Parallelism matters

Parallelism — that is, consistency in lists — isn’t just an arbitrary rule that copy editors enforce. It’s a powerful tool to help your readers navigate your writing, and to trust you.

What is parallelism? It is consistency in length, parts of speech, and all other qualities in a list of items such as a bulleted list, a numbered list, or a set of chapter titles in a table of contents. When you violate parallelism and create inconsistency, readers notice — sometimes consciously, sometimes unconsciously — and it disrupts the flow of their reading.

To illustrate, let’s take a look at a list that’s not parallel. (This isn’t meant as an actual set of advice, it’s here just to make a point.)

Lists should be:

  • 1. Punchy. Don’t write long items.
  • Consistent in bullets. Don’t mix numbers and bulleted items.
  • Either always starting with a bold opener or not: pick one or the other.
  • Don’t write some sentences and some single words to start. The inconsistency will confuse people.
  • Lists are space efficient and easy to scan. A long paragraph that ticks off items one by one is hard to keep track of, while a list makes it easy to see where each item begins and ends.

Now there’s a list that would give a copy editor fits.

It’s fine to start each item with a word. It’s not fine to start some with a word and some with a phrase or sentence.

Lists shouldn’t have some short bullets and some long, that confuses people.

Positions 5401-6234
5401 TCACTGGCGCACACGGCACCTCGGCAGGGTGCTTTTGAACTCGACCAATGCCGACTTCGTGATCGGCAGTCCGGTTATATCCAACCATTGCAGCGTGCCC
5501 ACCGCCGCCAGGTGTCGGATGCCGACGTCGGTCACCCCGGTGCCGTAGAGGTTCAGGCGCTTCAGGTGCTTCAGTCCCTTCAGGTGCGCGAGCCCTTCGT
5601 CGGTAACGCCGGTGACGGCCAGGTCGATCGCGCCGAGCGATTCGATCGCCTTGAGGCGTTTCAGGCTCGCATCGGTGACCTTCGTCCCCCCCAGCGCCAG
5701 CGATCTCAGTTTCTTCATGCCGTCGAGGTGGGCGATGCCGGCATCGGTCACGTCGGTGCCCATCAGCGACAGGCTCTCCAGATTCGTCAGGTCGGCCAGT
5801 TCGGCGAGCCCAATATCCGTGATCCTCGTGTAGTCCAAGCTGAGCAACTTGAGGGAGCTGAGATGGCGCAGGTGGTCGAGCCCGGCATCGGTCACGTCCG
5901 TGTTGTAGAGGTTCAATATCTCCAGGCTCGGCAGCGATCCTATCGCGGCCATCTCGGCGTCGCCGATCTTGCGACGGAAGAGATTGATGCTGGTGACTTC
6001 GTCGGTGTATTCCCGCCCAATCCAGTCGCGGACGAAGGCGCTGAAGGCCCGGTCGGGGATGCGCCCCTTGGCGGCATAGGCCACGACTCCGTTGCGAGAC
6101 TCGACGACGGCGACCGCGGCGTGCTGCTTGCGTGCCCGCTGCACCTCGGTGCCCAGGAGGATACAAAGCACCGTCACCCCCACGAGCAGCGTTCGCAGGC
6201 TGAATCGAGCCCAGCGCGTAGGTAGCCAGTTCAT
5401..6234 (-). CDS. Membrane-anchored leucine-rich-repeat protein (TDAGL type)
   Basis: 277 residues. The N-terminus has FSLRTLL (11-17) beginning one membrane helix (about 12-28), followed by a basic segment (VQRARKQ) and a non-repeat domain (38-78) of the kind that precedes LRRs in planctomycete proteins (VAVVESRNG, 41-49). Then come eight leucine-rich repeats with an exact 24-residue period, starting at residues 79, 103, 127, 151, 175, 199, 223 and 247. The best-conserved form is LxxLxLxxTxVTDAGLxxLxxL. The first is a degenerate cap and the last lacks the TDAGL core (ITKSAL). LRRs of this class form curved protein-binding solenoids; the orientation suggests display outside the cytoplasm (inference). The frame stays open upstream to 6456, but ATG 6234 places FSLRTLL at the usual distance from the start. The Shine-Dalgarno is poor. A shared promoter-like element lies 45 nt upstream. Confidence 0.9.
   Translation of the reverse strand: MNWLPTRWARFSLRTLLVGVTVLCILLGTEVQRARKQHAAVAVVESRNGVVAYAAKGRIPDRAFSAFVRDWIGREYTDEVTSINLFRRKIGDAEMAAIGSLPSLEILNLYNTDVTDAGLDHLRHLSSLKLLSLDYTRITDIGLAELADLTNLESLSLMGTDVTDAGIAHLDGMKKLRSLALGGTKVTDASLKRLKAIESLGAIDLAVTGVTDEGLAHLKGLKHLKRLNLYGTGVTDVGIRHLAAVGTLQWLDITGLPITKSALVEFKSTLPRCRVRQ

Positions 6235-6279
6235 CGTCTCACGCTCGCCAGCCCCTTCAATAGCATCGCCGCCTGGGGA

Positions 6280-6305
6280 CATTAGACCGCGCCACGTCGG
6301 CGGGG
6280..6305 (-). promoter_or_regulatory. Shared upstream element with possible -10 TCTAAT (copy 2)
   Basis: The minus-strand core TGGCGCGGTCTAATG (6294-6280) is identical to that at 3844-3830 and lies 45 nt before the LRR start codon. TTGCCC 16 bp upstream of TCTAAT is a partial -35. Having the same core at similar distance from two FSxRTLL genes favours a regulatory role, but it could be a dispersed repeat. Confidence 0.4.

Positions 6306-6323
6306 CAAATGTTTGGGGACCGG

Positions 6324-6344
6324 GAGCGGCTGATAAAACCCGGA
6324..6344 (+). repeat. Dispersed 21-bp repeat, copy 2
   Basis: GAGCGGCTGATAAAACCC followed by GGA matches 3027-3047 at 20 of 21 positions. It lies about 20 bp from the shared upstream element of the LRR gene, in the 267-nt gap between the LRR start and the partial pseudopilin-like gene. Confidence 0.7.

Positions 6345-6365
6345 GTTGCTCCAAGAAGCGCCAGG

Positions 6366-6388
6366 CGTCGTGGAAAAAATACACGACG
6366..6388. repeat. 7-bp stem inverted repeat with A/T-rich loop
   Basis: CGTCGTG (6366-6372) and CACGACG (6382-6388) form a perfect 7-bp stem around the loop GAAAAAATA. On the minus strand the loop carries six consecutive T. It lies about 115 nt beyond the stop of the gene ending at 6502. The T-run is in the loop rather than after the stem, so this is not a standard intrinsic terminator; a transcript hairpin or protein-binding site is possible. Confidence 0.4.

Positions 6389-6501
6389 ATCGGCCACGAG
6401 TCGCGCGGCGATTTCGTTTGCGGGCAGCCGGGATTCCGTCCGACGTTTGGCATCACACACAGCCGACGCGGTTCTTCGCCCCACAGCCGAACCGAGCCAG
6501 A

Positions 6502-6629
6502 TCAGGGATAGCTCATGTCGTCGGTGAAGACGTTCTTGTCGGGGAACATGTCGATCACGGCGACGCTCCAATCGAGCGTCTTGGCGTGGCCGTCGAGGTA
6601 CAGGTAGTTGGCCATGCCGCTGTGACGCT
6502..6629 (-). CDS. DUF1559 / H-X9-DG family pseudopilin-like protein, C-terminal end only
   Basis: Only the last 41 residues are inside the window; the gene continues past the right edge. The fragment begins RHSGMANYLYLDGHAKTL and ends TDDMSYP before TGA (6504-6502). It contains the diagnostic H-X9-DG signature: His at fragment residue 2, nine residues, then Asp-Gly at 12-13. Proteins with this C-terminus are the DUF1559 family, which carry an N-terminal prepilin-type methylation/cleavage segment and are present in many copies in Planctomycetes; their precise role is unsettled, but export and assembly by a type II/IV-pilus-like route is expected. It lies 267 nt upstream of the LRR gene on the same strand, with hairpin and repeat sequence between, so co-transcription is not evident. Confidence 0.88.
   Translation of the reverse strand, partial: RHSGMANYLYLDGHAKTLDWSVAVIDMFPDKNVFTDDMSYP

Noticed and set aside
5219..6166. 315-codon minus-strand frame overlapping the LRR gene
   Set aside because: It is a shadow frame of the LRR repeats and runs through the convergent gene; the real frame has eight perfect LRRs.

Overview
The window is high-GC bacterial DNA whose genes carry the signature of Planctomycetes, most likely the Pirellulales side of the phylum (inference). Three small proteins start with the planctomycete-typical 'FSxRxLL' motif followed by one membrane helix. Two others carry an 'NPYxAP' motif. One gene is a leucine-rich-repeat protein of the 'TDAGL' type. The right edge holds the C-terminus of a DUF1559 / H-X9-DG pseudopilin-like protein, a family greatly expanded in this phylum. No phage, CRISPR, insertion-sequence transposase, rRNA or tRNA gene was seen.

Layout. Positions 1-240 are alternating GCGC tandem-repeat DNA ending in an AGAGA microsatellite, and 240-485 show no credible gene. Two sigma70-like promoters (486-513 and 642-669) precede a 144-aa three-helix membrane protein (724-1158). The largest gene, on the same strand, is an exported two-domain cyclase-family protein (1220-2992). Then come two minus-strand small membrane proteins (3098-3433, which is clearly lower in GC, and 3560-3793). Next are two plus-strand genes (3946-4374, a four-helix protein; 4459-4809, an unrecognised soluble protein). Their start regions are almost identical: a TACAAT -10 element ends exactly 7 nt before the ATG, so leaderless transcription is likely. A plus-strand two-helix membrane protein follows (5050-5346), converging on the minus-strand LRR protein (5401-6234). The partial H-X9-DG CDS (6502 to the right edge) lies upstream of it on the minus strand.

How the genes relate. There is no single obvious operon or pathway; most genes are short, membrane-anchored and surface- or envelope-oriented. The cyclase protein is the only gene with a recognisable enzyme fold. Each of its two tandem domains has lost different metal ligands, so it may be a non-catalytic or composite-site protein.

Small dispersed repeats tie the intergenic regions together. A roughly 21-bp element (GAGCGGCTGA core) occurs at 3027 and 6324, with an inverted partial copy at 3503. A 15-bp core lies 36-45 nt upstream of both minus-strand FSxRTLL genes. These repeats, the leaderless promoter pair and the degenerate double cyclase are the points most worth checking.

It’s fine have a list where each item is a command; such lists are useful in how-to books. But if you do that, don’t mix commands with, say adjectives or declarative sentences.

It’s not just about parts of speech. For example, if every item in a list is a command, but some are advice to individual workers, others are advice to managers, and others are advice to senior executives, the reader will find the list hard to follow.

If every item in the list starts with the letter S, you can create a mnemonic out of it (“The five S’s.”) But if it’s four S’s and one T, you again jar people into wondering why it isn’t consistent.

Think of parallelism as a tool, not just a rule

Here’s the table of contents of Denise Lee Yohn’s book What Great Brands Do: The Seven Brand-Building Principles That Separate the Best from the Rest:

  1. Great Brands Start Inside
  2. Great Brands Avoid Selling Products
  3. Great Brands Ignore Trends
  4. Great Brands Don’t Chase Customers
  5. Great Brands Sweat the Small Stuff
  6. Great Brands Commit and Stay Committed
  7. Great Brands Never Have to “Give Back.”
  8. The Eighth Principle: Brand as Business

This is a master class in parallelism. Each of the first seven chapter titles is a statement about brands; taken together, they make up Denise’s whole thesis. Then she breaks parallelism on purpose in Chapter 8, just to make you sit up and pay attention.

In my book Build a Better Business Book: How to Plan, Write, and Promote a Book That Matters, I made a conscious decision to create a subtitle for each chapter that was a command to the reader. While the chapter titles are not completely parallel, the subtitles are: